Immigration to and Migration Within the U.S. in the 1900s

Posted by Juliana Szucs on October 29, 2014 in Family History Month, Research

The wave of immigration that started in the 1880s continued into the 20th century. Immigration peaked in the first decade of the 20th century with more than 9.2 million immigrants coming into the U.S. in those ten years. With many of the immigrants coming from southern and eastern Europe, there was a push to control… Read more

Ten Free Data Collections to Get You Started With Your Family History

Posted by Anne Gillespie Mitchell on October 29, 2014 in Ancestry.com Site, Collections, Family History Month

Money a little tight?  Are you looking for a free way to get a relative hooked on family history? (Aren’t we all?) Creating trees on Ancestry is always free — you just need to register. Check out these free data collections to help fill in some branches: 1940 US Census: Find one ancestor in here and… Read more

History of Jewish Migration to the United States

Posted by Ancestry Team on October 28, 2014 in Ancestry.com Site, Family History Month

This is a guest post by Gary Mokotoff Jews have been coming to the Americas literally since Columbus discovered America. Luis De Torres, a Jew, was Columbus’ interpreter on his maiden trip. Migration of Jews through the centuries, for the most part, came in waves primarily because of persecution, but also for economic or political… Read more

7 Genealogical Lessons for Researching Your Palatine Ancestors

Posted by Ancestry Team on October 27, 2014 in Family History Month, Research

By guest blogger Henry Z (“Hank”) Jones I started climbing the family tree at the age of eight when I discovered an old trunk in the basement of our home that had been brought to California in the gold rush. To an eight year old kid with an inquisitive mind, that ancient piece of history really… Read more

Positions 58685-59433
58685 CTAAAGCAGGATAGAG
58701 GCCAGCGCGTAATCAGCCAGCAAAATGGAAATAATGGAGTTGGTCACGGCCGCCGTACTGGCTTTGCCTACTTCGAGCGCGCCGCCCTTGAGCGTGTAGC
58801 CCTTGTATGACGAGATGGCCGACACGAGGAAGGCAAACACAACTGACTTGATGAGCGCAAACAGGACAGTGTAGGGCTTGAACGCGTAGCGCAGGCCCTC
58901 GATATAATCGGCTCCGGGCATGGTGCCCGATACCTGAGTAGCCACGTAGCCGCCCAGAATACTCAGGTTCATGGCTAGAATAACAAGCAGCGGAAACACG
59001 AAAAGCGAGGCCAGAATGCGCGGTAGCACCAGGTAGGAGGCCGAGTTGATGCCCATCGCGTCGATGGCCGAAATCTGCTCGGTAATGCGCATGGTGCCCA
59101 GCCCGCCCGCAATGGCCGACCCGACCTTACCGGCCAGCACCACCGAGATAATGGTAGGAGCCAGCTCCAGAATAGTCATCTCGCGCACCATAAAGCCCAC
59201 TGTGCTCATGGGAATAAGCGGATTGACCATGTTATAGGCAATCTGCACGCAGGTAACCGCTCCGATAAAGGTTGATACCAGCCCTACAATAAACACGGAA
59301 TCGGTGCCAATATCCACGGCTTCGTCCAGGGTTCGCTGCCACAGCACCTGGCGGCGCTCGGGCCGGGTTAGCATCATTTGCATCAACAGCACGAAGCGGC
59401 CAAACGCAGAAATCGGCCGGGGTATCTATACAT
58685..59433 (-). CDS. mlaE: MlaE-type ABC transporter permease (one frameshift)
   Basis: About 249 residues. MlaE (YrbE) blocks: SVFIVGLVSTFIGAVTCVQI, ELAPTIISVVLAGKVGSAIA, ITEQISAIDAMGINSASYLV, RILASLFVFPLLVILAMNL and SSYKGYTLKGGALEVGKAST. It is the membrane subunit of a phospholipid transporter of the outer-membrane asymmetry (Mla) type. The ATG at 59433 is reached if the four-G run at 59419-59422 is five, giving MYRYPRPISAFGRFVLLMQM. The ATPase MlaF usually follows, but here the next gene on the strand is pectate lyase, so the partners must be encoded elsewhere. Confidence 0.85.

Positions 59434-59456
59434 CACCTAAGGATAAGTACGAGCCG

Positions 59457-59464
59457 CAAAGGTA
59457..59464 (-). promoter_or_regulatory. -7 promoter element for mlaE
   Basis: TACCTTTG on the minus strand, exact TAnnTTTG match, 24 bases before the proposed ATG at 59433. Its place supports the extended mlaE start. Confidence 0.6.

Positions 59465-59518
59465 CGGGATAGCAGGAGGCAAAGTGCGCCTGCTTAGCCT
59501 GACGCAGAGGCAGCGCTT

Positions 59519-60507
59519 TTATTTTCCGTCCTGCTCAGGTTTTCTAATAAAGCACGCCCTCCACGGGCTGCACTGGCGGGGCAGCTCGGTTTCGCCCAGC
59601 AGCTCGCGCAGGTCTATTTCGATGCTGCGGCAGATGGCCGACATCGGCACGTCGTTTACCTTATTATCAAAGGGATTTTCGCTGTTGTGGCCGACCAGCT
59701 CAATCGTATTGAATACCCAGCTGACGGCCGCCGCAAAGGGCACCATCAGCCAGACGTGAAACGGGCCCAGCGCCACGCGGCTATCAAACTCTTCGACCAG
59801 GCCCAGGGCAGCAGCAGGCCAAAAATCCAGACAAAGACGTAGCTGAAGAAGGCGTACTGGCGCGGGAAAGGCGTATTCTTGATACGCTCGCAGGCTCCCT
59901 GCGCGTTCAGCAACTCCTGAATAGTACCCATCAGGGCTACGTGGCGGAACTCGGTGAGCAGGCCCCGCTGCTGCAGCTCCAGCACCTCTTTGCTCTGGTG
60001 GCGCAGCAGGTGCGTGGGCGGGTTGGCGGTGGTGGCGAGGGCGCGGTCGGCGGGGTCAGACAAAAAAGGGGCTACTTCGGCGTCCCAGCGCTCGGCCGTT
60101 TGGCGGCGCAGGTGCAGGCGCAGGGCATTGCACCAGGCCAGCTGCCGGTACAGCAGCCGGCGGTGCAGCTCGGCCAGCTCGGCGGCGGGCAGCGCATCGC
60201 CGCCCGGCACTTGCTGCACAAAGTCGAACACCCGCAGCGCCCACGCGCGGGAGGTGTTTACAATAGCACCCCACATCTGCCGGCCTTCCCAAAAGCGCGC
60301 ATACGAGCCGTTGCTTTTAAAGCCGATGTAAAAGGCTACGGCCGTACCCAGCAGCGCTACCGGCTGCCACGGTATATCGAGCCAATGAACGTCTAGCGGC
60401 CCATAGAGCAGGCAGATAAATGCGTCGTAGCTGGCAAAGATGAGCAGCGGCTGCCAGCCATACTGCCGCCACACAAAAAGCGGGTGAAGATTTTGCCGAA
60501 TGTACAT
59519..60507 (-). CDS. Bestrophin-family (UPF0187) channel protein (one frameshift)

Between The Leaves: Interviewing Family Members

Posted by Jessica Murray on October 24, 2014 in Between the Leaves, Family History Month

Most of our family history research starts with oral history, the stories passed down from generation to generation. It’s important to capture these moments – whether by recording them or writing them down, to piece together your family history puzzle. On this week’s “Between the Leaves” we asked our professional genealogists Amy Johnson Crow, Anne… Read more

Quaker Migrations Across the Centuries

Posted by Ancestry Team on October 23, 2014 in Ancestry.com Site, Family History Month

This is a guest post by Diane VanSkiver Gagel, M.A.  The Society of Friends (Quakers) was founded in the 1640s in the east midlands of England by George Fox. The Quakers quickly expanded in numbers and geography in England. By 1655, Quakers were immigrating to the English colonies in America, partly through religious zeal to… Read more

Creative Ways to Get Your Kids Excited About Family History Month – Part Three

Posted by Jessica Murray on October 23, 2014 in Ancestry.com Site, Family History Month

Want to get the little ones in your family interested in genealogy? We’re introducing part three of our weekly series for the month of October in honor of Family History Month with creative ideas to engage the little ones in your family about family history. 1. Family Journalist  If you have a future journalist on your hands or an older… Read more

Emigration to and Within the United States in the 1800s

Posted by Lou Szucs on October 22, 2014 in Family History Month, Research

Each of us has been touched in some way by the experiences, choices and attitudes of our ancestors.  The decisions they were often forced to make during the great migrations of the 1800s radically changed our ancestors’ world – and ours. 1800-1900 – Unprecedented population growth in Europe along with social, political and religious conflict… Read more

Five Tips to Discover Your Eastern European Roots

Posted by Ancestry Team on October 22, 2014 in Ancestry.com Site, Family History Month

This is a guest post by Lisa A. Alzo You’ve just discovered you have Eastern European roots.  Perhaps it was the result of exploring your exotic sounding surname, locating a picture of your Polish great-grandmother, or viewing your Ancestry DNA test results.  Now what?  If you have no idea where or how to begin, or have… Read more

Portrait Studios of Detroit’s Polonia: The Face of Polish Immigration

Posted by Ancestry Team on October 21, 2014 in Family History Month, Research

By guest blogger Ceil Wendt Jensen The once thriving Polish communities of metro Detroit — on the Eastside, Westside, and in Hamtramck — have dissipated into the suburbs; and the schools and parishes around which life in the late nineteenth and twentieth centuries revolved, have shut their doors. We feel a sense of urgency to… Read more